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With Greeks, it’s never a straight answer.
Spitting for luck isn’t as senseless or seemingly ridiculous as it might seem. During a traditional Greek Orthodox baptism, both the godparents of the child and the priest will ‘ftou’ the child 3 times to ward off the devil.
OK, I don’t mean spitting as such, but there is an old traditional custom in Greece where if someone makes an ‘ftou’ sound at you three times, accompanied by a flicking of the hand in your direction, then that person is paying you a compliment. Essentially, what this means is that you are worthy of jealousy. The spitting gesture is supposed to ward off the evil eye and jealous people who would wish you harm.
This is certainly a superstition, a very old superstition. Back in the old days, it was believed by Greeks that it was unhygienic to take a newborn baby out of the house for the first 40 days.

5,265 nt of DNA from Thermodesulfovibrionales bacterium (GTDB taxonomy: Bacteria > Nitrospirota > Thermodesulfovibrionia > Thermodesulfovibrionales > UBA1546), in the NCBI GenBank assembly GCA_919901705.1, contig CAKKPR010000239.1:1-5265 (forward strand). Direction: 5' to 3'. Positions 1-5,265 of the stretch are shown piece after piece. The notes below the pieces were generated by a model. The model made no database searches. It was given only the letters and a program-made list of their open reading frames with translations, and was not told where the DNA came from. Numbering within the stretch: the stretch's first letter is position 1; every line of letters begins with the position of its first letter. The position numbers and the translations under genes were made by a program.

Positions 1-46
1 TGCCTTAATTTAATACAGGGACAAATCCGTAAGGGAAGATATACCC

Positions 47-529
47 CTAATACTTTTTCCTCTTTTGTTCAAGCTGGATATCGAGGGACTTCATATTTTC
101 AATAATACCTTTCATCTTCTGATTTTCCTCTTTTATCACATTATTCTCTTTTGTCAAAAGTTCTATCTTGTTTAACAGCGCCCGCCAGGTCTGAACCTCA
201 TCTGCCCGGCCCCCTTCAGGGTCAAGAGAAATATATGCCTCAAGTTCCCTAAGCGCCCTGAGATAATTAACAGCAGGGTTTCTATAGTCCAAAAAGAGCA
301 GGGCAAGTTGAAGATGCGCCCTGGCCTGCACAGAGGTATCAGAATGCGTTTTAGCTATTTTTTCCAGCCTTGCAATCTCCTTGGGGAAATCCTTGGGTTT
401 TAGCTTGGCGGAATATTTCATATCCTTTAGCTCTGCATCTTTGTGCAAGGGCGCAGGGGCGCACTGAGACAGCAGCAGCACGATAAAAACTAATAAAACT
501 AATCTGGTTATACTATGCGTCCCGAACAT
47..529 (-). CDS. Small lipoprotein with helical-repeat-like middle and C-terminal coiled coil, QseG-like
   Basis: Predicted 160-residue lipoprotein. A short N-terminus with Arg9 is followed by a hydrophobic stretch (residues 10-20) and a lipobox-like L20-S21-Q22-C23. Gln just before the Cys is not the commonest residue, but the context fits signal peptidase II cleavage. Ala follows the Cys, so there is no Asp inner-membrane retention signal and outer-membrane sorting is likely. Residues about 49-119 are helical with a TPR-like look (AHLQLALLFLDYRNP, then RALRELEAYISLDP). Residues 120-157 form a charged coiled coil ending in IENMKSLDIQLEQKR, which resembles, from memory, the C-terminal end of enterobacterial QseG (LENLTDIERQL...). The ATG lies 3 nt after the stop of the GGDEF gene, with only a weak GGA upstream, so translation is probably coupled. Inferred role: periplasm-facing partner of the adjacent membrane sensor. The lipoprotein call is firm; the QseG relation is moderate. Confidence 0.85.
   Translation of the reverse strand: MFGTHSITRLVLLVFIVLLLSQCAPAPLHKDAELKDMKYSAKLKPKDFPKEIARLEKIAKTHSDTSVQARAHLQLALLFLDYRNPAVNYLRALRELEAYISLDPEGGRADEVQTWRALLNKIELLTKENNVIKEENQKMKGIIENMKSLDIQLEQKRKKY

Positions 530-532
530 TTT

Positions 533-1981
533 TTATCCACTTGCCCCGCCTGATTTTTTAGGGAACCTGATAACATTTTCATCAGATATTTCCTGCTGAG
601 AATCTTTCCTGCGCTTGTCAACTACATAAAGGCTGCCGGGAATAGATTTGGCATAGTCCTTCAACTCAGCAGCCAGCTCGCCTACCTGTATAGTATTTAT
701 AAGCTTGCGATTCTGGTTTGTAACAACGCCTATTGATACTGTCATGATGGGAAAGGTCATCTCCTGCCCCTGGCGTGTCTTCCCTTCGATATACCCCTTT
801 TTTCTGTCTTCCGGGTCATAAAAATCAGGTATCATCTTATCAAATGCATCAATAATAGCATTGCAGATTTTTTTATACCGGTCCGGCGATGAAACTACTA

But there’s a little issue with this, rather a contradiction.
After the 40 days is up, the infant can be presented to the outside world. This is where the yiayia’s follow the century-long superstition and flick a few spits in the baby’s direction (or in worse cases, directly at the child) and mutter the dreaded words, “ftou ftou ftou”.
So, here’s the contradiction, isn’t it extremely unhygienic to spit at a newborn child?
It is, especially right now! But I’ll let you in on a little secret only us Greeks understand – it’s much better to get some germs spat at you than God forbid, contract the evil eye! Now that truly is a curse all Greeks spend their lifetime attempting to avoid.
In a nutshell, the evil eye is a curse that Greeks give to one another, usually by casting a horrific glare on the person, usually when they are unaware. Greeks believe that receiving the evil eye will cause misfortune or injury.
So next time you’re at a Greek event or holidaying in Greece and someone spits at you or mutters the words ‘ftou’, don’t worry, it’s not really an insult, it’s just some superstitious Greek wishing you good luck and protection from the evil eye!